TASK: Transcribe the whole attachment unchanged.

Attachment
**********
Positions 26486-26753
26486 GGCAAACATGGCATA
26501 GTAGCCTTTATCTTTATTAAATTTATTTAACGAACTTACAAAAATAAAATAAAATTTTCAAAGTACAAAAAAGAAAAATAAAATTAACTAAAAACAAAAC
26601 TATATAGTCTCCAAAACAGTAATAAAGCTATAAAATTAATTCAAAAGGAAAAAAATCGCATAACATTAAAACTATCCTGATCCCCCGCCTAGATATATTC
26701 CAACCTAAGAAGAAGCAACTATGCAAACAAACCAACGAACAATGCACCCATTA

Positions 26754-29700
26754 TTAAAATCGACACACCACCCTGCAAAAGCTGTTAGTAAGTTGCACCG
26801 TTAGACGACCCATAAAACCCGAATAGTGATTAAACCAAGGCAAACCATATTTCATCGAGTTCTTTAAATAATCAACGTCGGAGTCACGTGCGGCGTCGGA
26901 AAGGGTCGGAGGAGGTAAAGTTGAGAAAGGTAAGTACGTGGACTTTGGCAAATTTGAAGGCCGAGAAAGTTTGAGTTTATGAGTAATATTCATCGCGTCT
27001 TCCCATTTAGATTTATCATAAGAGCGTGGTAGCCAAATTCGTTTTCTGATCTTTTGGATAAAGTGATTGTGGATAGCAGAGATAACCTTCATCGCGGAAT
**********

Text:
Positions 26486-26753
26486 GGCAAACATGGCATA
26501 GTAGCCTTTATCTTTATTAAATTTATTTAACGAACTTACAAAAATAAAATAAAATTTTCAAAGTACAAAAAAGAAAAATAAAATTAACTAAAAACAAAAC
26601 TATATAGTCTCCAAAACAGTAATAAAGCTATAAAATTAATTCAAAAGGAAAAAAATCGCATAACATTAAAACTATCCTGATCCCCCGCCTAGATATATTC
26701 CAACCTAAGAAGAAGCAACTATGCAAACAAACCAACGAACAATGCACCCATTA

Positions 26754-29700
26754 TTAAAATCGACACACCACCCTGCAAAAGCTGTTAGTAAGTTGCACCG
26801 TTAGACGACCCATAAAACCCGAATAGTGATTAAACCAAGGCAAACCATATTTCATCGAGTTCTTTAAATAATCAACGTCGGAGTCACGTGCGGCGTCGGA
26901 AAGGGTCGGAGGAGGTAAAGTTGAGAAAGGTAAGTACGTGGACTTTGGCAAATTTGAAGGCCGAGAAAGTTTGAGTTTATGAGTAATATTCATCGCGTCT
27001 TCCCATTTAGATTTATCATAAGAGCGTGGTAGCCAAATTCGTTTTCTGATCTTTTGGATAAAGTGATTGTGGATAGCAGAGATAACCTTCATCGCGGAAT